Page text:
The police officer’s testimony was that he followed the defendant in a police car from the market area in Fagatogo to the intersection of the main highway around Pago Pago Bay and the road to Fagasa; that the speedometer on the witness’ car showed that he was traveling 35 miles an hour; that the defendant passed three cars while the witness was traveling at 35 miles an hour trying to overtake the defendant; that there were people walking on the highway; that the defendant was traveling 35 miles an hour between the points above mentioned. The police officer also testified that the time during which he followed the defendant was “maybe about five minutes.” The defendant admitted in his testimony that he told the policeman he was traveling 25 miles per hour.


            [3] Section 25.0503 of the Code specifying the speed limits reads as follows:




“MAXIMUM SPEED: No person shall operate a motor vehicle upon any highway in American Samoa at a greater rate of speed than is provided in the following schedule:


“1. Twenty five miles per hour between Blunt’s Point and Breaker’s Point, except as otherwise provided.


“2. Twenty miles per hour on all winding roads and within the limits of any village.


“3. Ten miles per hour when approaching, or driving around a sharp curve.


“4. Thirty miles per hour on straightway open roads.
“The speed limitations hereinabove set forth shall not apply to authorized emergency vehicles when responding to emergency calls.”


            As a matter of fact much of the distance, if not all of it, between the market area and the intersection of the Fagasa road in Pago Pago, is through village area. There are a substantial number of houses as well as some stores along the highway between the two points; not only that but there are some curves, so as to make the road winding in places. It would follow, therefore, according defendant’s own admission that he was speeding through parts of a village at more than 20 miles per hour; also, that he was speeding when he drove more than 20 miles an hour on a winding road. It is a fact that part of the road between the market place and the intersection with the Fagasa road is not only curved in some places but very much curved beyond the Olotoa store in Pago Pago.


            [4] Defense counsel asks us not to consider the testimony of the police officer to the effect that the defendant was driving at 35 miles per hour because he also testified that the time that elapsed during which he followed the defendant was “maybe five minutes”. “Maybe five minutes” is not a statement that it was five minutes. Also, the policeman did not have a watch. It did not purport to be an accurate statement since the “five minutes” was preceded by the word “maybe”. However, the statement defendant was traveling 35 miles per hour did purport to be an accurate statement since the policeman’s speedom[4ASR898]eter showed a speed of 35 miles when he was following the defendant.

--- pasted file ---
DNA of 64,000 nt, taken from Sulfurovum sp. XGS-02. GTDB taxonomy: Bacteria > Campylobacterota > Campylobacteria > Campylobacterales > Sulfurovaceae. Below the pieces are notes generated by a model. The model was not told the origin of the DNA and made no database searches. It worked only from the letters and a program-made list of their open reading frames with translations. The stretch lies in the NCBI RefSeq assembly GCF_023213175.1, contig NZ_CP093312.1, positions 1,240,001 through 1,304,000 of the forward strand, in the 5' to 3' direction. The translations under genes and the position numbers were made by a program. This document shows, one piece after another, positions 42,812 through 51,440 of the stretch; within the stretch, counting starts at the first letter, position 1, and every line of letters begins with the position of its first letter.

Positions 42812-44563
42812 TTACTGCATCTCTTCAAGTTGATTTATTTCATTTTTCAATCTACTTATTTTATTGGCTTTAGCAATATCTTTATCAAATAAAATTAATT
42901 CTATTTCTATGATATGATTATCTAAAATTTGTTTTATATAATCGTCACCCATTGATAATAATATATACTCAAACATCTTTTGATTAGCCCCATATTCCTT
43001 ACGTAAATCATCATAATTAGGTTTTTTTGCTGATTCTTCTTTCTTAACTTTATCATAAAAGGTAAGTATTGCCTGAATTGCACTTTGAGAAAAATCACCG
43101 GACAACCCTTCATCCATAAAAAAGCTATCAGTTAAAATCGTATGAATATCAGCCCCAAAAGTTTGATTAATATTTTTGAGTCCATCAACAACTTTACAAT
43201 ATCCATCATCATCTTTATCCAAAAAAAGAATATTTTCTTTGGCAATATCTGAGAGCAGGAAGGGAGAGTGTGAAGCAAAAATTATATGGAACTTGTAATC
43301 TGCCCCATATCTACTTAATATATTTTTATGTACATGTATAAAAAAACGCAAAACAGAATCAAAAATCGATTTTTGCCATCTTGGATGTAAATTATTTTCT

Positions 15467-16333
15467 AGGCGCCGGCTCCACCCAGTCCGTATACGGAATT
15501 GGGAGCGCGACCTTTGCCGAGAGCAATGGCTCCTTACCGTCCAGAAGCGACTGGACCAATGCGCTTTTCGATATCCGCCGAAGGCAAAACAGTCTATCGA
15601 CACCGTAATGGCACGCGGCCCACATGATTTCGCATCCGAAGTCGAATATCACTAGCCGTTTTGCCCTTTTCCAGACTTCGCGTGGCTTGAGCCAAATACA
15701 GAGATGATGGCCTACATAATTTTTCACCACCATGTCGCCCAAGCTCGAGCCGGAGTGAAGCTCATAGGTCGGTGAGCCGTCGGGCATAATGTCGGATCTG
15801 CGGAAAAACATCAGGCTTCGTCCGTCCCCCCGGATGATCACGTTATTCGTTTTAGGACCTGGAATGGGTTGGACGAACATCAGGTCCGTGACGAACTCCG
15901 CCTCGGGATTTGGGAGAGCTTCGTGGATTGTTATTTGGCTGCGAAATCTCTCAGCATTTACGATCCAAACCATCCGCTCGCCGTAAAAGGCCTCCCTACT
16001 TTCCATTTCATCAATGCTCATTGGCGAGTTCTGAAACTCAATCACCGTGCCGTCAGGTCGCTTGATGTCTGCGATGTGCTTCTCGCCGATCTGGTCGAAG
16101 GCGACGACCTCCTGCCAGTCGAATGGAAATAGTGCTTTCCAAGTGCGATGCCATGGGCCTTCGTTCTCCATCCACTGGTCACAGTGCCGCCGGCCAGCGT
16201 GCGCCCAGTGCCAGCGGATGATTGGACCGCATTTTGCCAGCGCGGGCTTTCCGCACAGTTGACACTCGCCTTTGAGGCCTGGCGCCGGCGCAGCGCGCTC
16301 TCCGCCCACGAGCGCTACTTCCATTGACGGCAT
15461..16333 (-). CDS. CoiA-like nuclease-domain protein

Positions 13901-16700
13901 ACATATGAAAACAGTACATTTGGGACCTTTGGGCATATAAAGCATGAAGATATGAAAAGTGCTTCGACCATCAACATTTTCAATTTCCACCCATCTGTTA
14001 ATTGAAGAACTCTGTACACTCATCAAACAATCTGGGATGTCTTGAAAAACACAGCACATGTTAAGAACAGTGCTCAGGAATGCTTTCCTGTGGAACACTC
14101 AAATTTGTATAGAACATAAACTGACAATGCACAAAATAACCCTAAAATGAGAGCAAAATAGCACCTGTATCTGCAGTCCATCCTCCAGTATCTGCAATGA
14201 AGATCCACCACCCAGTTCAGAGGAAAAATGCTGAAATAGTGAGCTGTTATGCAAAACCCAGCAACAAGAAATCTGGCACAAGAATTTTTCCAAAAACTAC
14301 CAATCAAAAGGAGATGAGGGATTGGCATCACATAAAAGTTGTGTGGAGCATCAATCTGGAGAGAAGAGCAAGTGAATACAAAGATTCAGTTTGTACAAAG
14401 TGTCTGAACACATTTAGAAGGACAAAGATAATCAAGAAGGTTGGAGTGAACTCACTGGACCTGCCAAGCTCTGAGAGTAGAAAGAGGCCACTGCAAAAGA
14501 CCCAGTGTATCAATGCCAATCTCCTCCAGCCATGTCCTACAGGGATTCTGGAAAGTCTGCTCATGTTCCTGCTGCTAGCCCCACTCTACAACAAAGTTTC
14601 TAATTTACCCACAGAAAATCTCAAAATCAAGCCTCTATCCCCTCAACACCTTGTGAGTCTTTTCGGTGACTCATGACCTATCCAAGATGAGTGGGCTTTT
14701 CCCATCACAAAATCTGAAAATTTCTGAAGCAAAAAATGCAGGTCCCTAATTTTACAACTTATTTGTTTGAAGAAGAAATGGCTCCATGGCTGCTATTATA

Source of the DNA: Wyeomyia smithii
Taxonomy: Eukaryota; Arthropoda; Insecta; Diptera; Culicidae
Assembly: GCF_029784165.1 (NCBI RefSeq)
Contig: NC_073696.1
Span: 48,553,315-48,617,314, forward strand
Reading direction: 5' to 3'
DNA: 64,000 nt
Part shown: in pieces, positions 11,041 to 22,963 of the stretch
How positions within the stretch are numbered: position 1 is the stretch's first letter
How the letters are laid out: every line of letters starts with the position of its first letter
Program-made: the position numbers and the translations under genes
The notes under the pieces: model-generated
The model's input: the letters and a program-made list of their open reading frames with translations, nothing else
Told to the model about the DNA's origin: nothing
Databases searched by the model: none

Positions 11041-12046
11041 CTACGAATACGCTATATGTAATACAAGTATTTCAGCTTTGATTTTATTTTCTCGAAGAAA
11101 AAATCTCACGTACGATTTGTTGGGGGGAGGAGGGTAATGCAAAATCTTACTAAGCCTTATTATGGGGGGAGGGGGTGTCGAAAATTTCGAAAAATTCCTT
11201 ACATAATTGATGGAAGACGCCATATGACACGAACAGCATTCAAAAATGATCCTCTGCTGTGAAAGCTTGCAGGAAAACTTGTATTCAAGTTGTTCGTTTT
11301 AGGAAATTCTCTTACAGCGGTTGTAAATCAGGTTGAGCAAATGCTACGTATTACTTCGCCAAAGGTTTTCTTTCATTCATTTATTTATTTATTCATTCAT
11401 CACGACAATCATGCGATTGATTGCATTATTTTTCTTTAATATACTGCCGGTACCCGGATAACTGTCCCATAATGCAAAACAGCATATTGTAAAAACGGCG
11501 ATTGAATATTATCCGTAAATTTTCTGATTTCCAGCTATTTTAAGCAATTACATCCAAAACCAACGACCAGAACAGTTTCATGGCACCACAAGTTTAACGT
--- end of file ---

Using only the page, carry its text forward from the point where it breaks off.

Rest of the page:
[5] There is abundant evidence in the record to warrant a conviction in this case, the defendant’s own testimony warrants a conviction, for in reply to a question the defendant, while on the witness stand, answered “He (meaning the policeman) ask me what was I doing and I ask him why and he ask me how fast I was going and I said to him I was going 25 miles.” He thereby admitted that he was traveling 25 miles on a winding and a road much of which is within the lmits of a village where the speed limit is 20 miles.


            The defendant’s own admission to the policeman that he was traveling 25 miles per hour corroborates the charge of the policeman that the defendant was speeding. We think that the appeal is without merit, there being substantial evidence in the record to support the finding of guilty by the Court.


            However, we think that the sentence should be and it is hereby modified by suspending the last 15 days of the jail sentence during good behavior. This will result in one day’s imprisonment for each mile in excess of the speed limit, which we think is sufficient.


            In view of the modification of the judgment of conviction, no costs will be assessed to the defendant.


            The judgment of conviction is hereby affirmed as modified.